The relatively small size of Indonesia's bond market might also deter foreign buyers: Trading volumes are small and liquidity is low. Growing numbers of repo transactions could be a way to increase market liquidity, Nurhaida said. To that end, the OJK issued a global master repurchase agreement in 2015 to make repo transactions in Indonesia match global best practices. The regulator is also set to launch an electronic trading platform for bonds in the first half of 2017. "This will make trading more transparent and price discovery easier," she said.

Aside from foreign investors, domestic buyers have also come up against unfriendly market guidelines. Historically, institutional investors were only allowed to buy bonds that were rated A or higher. "But BBB-rated bonds are also investment grade," Nurhaida said. Now, institutional investors are allowed to buy any bonds provided they are investment grade.

Indonesia's recently concluded tax amnesty program could help develop the local bond market further. Launched in 2016, it encouraged the repatriation of Indonesian cash held overseas while giving tax avoiders a way to disclose their assets. Under the plan, the tax rate on declared property or funds parked overseas started at 4%. Left undeclared, these assets could be subject to tax rates of up to 200%. Funds committed for repatriation reached 147 trillion rupiah ($11.0 billion).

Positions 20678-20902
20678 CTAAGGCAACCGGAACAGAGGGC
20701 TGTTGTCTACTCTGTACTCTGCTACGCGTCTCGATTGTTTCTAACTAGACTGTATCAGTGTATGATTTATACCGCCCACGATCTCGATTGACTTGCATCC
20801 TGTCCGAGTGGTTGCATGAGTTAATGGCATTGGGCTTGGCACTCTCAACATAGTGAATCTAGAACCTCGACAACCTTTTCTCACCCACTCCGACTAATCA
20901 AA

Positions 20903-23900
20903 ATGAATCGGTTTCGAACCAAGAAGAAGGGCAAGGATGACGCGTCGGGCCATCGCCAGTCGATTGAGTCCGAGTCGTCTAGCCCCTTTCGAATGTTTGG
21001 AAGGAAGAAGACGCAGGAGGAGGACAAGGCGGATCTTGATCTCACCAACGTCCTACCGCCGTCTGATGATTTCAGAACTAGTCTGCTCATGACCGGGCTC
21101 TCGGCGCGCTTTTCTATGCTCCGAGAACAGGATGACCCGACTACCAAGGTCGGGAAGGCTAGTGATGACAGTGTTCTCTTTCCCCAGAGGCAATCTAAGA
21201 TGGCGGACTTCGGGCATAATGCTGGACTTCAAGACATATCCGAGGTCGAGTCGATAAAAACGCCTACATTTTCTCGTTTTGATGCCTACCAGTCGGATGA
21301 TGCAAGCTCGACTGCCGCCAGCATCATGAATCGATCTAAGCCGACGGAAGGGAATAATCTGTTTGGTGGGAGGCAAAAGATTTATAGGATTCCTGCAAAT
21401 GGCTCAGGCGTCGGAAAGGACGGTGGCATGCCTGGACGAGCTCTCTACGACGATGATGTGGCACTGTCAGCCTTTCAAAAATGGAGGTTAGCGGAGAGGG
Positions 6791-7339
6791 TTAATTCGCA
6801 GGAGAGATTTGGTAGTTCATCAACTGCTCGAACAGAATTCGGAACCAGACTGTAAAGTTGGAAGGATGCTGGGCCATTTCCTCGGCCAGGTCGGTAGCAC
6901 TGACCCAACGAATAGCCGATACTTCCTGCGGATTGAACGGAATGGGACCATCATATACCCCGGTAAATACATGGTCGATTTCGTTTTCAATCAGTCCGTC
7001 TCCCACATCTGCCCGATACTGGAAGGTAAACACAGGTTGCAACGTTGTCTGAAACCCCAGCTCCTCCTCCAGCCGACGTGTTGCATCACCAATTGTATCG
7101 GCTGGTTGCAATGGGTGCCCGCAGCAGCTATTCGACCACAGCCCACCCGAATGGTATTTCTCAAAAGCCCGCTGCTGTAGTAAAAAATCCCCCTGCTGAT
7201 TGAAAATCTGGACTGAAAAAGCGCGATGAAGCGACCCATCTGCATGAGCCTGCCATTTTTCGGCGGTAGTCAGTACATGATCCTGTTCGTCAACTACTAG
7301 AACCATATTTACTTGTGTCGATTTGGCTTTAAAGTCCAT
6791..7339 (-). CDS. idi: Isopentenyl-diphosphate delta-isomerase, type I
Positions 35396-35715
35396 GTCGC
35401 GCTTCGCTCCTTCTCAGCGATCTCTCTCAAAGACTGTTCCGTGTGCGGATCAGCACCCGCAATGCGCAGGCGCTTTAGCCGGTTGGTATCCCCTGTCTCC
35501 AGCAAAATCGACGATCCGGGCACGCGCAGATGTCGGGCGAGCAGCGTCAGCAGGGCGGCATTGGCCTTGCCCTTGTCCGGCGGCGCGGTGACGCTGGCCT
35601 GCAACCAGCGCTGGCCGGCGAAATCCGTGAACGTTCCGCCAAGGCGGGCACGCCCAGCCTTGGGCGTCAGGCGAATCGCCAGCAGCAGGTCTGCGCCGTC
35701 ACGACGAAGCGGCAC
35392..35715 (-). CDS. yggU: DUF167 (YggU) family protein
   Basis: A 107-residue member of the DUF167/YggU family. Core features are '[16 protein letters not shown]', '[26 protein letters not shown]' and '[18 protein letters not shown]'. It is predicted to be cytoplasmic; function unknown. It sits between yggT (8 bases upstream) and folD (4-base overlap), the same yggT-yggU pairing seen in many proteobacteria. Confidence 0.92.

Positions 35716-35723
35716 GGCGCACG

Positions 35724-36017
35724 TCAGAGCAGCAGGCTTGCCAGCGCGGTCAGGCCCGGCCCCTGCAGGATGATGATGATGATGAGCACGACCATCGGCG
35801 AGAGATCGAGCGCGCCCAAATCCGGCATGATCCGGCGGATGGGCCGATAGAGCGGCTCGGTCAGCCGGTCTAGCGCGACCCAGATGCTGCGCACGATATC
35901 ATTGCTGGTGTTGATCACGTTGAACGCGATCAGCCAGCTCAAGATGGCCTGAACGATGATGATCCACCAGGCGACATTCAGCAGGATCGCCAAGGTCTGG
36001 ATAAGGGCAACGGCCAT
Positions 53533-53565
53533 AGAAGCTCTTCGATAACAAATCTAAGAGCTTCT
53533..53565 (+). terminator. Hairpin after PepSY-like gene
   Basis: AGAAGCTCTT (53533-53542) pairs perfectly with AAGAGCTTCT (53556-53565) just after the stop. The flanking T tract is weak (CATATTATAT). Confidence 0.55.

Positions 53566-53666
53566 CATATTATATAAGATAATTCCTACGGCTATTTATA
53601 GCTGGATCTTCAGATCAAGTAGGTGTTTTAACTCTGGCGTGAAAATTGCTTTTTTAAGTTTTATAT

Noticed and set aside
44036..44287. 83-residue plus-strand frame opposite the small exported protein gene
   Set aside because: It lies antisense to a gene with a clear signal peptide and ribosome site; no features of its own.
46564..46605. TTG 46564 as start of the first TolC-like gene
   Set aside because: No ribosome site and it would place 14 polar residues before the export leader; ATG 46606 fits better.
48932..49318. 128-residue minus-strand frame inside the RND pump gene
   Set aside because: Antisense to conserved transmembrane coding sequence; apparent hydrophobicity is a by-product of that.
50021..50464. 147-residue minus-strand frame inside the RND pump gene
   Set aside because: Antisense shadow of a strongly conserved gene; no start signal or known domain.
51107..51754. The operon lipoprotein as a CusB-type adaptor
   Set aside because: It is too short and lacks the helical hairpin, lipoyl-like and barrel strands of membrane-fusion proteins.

"For now, the repatriated funds need to go through the banking system, but these asset holders are going to start looking for investment products that can generate some returns," Nurhaida said. The local bond market could meet this demand.

INFRASTRUCTURE PUSH Indonesia's chunky national infrastructure investment plan could be a further source of growth for the local bond market. It requires 1,103 trillion rupiah in investment in 2017 alone, of which 378.2 trillion rupiah will come from the national budget. Regional budgets, state-owned enterprises and the private sector will cover the remainder.